An Erbium Doped Fiber Amplifier (EDFA) is a fiber-based laser amplifier. The fiber is doped with Erbium ions (Er+), which have upper energy lifetimes on the order of 10 ms, for example. This, in addition to the wavelength of operation being pronounced from 1530 nm to 1570 nm, makes an EDFA ideally suited for long-haul fiber optic systems. The use of EDFAs has historically been applied most extensively to creating a strong transmitted signal, but it has also been used as a pre-amplifier for low signal level receivers. Their use as a low signal level pre-amplifier for optical communications has been limited by the noise figure of an EDFA. Due to the “on-off” nature of the optical signal level during optical communications, there are times when there is not (and should not be) any significant signal in the fiber. During these times, even though they may be extremely short duration, the Erbium ions remain in an excited state and are free to spontaneously emit at any time. Although there is high probability that a spontaneous emission will not occur during such a short period of time, any photon that is spontaneously emitted is amplified by the fiber, leading to significant noise.

A technique is needed to reduce the noise associated with spontaneous emissions in a fiber amplifier device.

SUMMARY OF THE INVENTION

Briefly, a fiber amplifier system and method are provided for reducing noise produced by a fiber amplifier by combining an optical signal to be amplified with a continuous wave optical signal that stimulates ions in the fiber amplifier to reduce photons produced by spontaneous emission when a level of the optical signal of interest is very low or zero.

BRIEF DESCRIPTION OF THE DRAWINGS

FIG. 1 is a block diagram of a fiber amplifier system according to an embodiment of the invention.

FIG. 2 is a flow chart depicting a method for reducing noise in a fiber amplifier according to an embodiment of the invention.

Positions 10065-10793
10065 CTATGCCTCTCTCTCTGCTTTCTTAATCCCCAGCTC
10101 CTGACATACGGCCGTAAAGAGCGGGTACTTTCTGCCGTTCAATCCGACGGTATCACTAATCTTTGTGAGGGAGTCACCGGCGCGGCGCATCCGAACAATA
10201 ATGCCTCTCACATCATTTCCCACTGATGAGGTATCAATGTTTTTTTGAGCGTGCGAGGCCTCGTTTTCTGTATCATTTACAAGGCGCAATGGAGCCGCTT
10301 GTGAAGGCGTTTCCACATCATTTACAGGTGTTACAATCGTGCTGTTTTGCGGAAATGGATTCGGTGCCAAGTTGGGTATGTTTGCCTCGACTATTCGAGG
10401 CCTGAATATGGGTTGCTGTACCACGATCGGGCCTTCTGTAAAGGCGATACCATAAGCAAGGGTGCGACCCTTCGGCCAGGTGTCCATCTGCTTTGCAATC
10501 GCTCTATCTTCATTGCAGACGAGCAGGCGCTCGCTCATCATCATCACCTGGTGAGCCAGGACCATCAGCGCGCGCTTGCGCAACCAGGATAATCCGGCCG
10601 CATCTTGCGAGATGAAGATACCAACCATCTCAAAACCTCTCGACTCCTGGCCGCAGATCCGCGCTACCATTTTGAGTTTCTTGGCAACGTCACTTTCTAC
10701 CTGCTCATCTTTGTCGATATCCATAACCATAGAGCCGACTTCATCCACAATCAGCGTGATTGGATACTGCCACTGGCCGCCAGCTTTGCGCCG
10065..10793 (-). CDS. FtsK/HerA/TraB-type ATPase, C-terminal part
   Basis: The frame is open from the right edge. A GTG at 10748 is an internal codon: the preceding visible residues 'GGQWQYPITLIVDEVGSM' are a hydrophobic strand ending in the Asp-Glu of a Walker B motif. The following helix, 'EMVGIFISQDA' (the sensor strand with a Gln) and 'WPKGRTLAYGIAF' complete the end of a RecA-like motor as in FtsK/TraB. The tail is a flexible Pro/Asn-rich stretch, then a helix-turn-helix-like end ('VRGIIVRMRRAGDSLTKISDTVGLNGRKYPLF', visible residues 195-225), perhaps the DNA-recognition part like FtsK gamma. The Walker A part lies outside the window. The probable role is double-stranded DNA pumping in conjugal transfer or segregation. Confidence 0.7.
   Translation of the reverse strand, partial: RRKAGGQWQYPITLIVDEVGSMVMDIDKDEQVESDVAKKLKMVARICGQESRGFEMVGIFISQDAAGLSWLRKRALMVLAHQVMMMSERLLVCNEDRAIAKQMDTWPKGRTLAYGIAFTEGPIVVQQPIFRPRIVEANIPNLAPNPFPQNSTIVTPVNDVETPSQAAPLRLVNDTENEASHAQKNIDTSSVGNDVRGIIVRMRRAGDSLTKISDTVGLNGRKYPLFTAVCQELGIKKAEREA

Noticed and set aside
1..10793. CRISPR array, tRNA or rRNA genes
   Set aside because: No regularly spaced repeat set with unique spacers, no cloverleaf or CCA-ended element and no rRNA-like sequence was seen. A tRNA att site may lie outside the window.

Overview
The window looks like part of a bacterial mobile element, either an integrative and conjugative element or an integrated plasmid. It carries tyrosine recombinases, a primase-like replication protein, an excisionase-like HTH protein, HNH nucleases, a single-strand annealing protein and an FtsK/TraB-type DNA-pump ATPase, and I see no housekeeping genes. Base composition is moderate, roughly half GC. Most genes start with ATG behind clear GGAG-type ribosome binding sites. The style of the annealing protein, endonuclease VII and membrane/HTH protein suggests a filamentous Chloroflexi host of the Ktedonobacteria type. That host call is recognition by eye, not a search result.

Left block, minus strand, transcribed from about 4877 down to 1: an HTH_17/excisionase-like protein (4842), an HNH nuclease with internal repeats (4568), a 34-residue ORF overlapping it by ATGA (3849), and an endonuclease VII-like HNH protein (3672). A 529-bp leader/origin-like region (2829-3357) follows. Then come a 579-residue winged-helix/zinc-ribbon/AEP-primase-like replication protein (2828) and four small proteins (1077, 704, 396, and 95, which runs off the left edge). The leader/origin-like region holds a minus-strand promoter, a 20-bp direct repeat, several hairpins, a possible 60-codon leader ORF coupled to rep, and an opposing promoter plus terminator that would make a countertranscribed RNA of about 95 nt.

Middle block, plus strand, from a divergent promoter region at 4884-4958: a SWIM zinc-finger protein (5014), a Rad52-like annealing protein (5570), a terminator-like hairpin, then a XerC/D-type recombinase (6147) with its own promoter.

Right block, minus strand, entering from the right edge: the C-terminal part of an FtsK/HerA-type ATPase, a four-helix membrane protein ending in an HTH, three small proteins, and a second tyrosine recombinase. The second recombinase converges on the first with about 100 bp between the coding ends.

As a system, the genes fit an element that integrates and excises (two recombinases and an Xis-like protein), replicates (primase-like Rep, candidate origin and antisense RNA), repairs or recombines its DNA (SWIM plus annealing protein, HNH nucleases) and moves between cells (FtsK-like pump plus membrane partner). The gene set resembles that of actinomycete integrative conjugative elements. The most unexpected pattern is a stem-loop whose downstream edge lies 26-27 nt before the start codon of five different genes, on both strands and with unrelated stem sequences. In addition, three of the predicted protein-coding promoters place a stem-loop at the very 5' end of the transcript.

FIG. 3 shows plots of an exemplary optical signal of interest and an exemplary continuous wave optical signal to depict operation of the system and method according to embodiments of the invention.

FIG. 4 is a block diagram showing an exemplary use of the fiber amplifier noise reduction techniques in a pre-amplifier of a free space optical communication system, according to an embodiment of the invention.

DETAILED DESCRIPTION

Referring first to FIG. 1, a block diagram is shown of a fiber amplifier system 10 according to an embodiment of the invention. The fiber amplifier system 10 comprises a fiber amplifier 20, a wavelength division multiplexer (WDM) 30, a wavelength division de-multiplexer 40 and a continuous wave light source 50. The output of the WDM 30 is coupled to one end of an optical fiber 60. The other end of the optical fiber 60 is coupled to an input of the fiber amplifier 20. Optical fiber 60 on the output side of the fiber amplifier 20 is connected to the wavelength division de-multiplexer 40. The fiber amplifier 20 may be an Erbium Doped Fiber Amplifier (EDFA), or Ytterbium-doped, Neodymium-doped, or any other doped fiber amplifier that suffers from noise due to the probability of spontaneous emission. The continuous wave light source 50 generates a continuous wave optical signal 52 that is coupled to the WDM 30. An optical signal of interest 100 (to be amplified by the fiber amplifier 20) is also coupled to the WDM 30. The continuous wave light source 50 may be a laser or light emitting diode (LED), for example.

Fiber amplifiers, such as EDFAs, have become an enabling technology for infrared laser applications that require power levels in excess of 20 mW. Most of their use has been limited to high power applications. These fiber amplifiers can also be applied to lower level signals but they have seen limited use due to issues with noise. If the signal to be amplified has a loss of signal, even for a brief period of time, the output of the system can become noisy. This is especially true for applications involving optical communications, where there are flashes of light representing data separated by brief periods of no light which also represents data. The noise in the fiber amplifier will corrupt the data. Additionally, there has been considerable interest in the ability to operate an fiber amplifier using multi-mode optical fibers. Traditionally, single-mode fibers are used. With a multi-mode fiber, a laser signal will not “fill” the core of the fiber, and the dark regions of the core will leave the EDFA in a state that no longer provides stimulated emission. Instead, the emission becomes spontaneous and therefore noisy.